Poetry Reading Group
We all have a favourite poem, or are familiar with at least one poem we learnt at school. I read that in 1995 The Bookworm asked the BBC viewers and listeners to vote for their favourite poems. The result was a clear win for ‘If’ by Rudyard Kipling (an apt one at this time of year with Wimbledon about to start). The favourite modern poem was Jenny Joseph’s hymn to growing old gracefully, ‘Warning’:
When I am an old woman I shall where purple
With a red hat that doesn’t go and doesn’t suit me
In our U3A Poetry Reading Group there are around a dozen enthusiastic poetry readers, many being original members of the group. Although having been a member of the group since its inception Ann Pennington-Legh has led it for the last eleven years. It is a social group meeting in members’ homes with refreshments that include ever popular, homemade cakes. Seated comfortably Ann brings the group to order, the chatter stops and in turn each member reads the poem(s) they have chosen. This is not a random choice as the previous month a theme has been set and the poems are to follow that theme. For instance in May it was farms, farming and agriculture. Ann says that when she started to investigate such poems it was quite difficult to find any, so some group members extended their choice to gardens etc. However one member found some Australian poems about sheep shearing and cattle droving that contained some colourful Aussie language, which amused them greatly. The majority of poems are discussed after their reading and opinions are given.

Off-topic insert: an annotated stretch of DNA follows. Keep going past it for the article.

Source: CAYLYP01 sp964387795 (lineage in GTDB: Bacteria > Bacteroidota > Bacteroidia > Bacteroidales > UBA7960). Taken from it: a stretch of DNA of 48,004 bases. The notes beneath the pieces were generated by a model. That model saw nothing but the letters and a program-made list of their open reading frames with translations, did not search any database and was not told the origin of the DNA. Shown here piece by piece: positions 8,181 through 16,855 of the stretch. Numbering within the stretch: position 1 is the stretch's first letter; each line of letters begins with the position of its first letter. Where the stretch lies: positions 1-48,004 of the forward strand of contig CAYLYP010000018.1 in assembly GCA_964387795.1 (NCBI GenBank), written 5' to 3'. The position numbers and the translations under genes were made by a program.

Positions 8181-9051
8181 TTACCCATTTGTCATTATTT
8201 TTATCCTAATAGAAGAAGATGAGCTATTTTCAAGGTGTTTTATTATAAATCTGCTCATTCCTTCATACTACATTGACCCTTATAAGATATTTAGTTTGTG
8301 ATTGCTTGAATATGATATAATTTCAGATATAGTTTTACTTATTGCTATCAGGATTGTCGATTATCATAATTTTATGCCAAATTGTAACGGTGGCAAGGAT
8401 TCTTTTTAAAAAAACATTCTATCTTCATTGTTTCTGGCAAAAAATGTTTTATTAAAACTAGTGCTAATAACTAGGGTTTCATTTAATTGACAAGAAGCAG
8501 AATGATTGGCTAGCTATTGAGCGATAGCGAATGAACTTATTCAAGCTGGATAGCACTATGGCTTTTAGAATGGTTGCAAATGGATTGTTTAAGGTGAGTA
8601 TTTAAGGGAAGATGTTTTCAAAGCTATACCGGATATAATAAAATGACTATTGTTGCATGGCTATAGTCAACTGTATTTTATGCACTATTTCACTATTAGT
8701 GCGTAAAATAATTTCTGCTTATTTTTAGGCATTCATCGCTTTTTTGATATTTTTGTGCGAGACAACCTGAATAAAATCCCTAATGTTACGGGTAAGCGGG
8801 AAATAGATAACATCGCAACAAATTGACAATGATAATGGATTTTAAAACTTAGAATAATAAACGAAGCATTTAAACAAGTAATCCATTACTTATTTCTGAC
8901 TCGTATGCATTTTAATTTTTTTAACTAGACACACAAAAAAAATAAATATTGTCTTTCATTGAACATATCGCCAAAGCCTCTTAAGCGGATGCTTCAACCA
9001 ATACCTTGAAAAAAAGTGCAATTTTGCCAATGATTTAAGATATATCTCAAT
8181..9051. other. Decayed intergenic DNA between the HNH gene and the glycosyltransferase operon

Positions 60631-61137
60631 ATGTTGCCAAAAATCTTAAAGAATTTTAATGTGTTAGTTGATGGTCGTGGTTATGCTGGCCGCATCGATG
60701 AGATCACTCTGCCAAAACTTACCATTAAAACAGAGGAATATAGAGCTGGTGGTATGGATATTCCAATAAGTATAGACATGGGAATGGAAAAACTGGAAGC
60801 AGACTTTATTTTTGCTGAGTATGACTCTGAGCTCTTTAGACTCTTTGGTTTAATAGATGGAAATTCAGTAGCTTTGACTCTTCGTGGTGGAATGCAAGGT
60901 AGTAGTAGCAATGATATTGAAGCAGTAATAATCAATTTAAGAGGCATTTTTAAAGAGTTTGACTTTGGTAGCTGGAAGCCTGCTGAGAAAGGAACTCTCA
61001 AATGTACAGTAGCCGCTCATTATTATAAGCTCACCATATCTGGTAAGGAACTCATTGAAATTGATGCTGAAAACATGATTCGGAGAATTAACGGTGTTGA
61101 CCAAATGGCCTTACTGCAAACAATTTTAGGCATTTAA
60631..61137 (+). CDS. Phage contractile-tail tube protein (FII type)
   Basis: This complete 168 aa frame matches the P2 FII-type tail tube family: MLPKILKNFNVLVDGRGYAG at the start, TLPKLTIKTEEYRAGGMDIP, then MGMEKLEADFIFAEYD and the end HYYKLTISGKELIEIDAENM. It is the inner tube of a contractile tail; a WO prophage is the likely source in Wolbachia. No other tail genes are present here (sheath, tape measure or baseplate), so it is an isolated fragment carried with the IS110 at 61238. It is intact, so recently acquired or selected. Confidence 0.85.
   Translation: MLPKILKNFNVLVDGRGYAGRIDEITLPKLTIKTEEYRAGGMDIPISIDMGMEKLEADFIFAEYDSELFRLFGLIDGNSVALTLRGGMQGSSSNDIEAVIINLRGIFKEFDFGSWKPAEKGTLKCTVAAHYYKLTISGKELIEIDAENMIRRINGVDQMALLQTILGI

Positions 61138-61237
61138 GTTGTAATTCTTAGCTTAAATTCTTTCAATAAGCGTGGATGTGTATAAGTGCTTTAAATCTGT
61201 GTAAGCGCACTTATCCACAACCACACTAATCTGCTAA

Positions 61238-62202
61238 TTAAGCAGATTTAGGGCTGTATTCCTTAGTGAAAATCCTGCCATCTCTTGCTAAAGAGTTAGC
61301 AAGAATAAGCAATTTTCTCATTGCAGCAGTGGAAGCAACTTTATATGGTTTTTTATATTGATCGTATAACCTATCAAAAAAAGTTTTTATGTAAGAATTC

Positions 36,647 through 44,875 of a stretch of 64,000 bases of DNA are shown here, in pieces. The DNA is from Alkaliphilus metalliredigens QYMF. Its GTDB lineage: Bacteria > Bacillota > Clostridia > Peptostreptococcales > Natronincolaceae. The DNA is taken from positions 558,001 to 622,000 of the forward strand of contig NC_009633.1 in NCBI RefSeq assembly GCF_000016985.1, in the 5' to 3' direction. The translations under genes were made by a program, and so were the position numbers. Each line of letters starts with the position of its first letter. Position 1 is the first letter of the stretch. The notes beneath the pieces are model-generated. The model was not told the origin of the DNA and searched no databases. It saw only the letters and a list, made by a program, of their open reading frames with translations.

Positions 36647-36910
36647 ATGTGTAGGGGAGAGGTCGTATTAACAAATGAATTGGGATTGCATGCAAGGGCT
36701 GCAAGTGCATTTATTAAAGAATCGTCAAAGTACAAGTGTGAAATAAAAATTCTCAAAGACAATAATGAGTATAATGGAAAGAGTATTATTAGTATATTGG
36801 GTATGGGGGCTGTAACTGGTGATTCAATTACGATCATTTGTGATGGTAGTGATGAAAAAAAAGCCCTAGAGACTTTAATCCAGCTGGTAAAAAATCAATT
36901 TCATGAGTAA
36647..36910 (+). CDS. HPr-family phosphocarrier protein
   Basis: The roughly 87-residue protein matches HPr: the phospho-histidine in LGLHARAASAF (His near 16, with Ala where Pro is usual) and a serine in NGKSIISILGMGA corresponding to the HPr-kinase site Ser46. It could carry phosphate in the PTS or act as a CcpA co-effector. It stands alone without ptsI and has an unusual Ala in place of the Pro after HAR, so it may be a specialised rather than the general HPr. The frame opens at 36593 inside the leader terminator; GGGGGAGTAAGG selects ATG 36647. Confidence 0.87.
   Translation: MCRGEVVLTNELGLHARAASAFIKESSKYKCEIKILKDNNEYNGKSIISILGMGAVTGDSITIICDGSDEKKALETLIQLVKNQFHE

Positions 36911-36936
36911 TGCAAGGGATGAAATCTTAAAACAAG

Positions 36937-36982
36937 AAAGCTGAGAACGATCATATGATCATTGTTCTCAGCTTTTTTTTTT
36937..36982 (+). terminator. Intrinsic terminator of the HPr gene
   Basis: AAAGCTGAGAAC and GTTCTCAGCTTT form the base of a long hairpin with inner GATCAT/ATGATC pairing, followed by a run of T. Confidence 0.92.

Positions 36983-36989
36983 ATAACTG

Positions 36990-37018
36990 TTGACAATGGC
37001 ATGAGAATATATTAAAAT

For the month of June, as they meet near to the longest day of the year, they have to choose poems referring to high summer. Other themes have included, 18th &19th century poems, modern poems, a particular poet or obscure and new poets. I heard from one group member that she was struggling with this last task and her young grandson who was staying at the time asked what she was doing. She told him and he said, ‘I’m a poet, I’ve written a poem’, so his moment of fame arrived and his poem was read out. Another idea was to write on a folded piece of paper a poet’s name, Marvell, Betjeman, Keats, etc. and each member picked a name from ‘the hat’ and researched and read poems by that poet.
Not surprisingly this group is full, but each month Ann sends a poem to the News Magazine and Website so that we too can enjoy a poem that we may not know.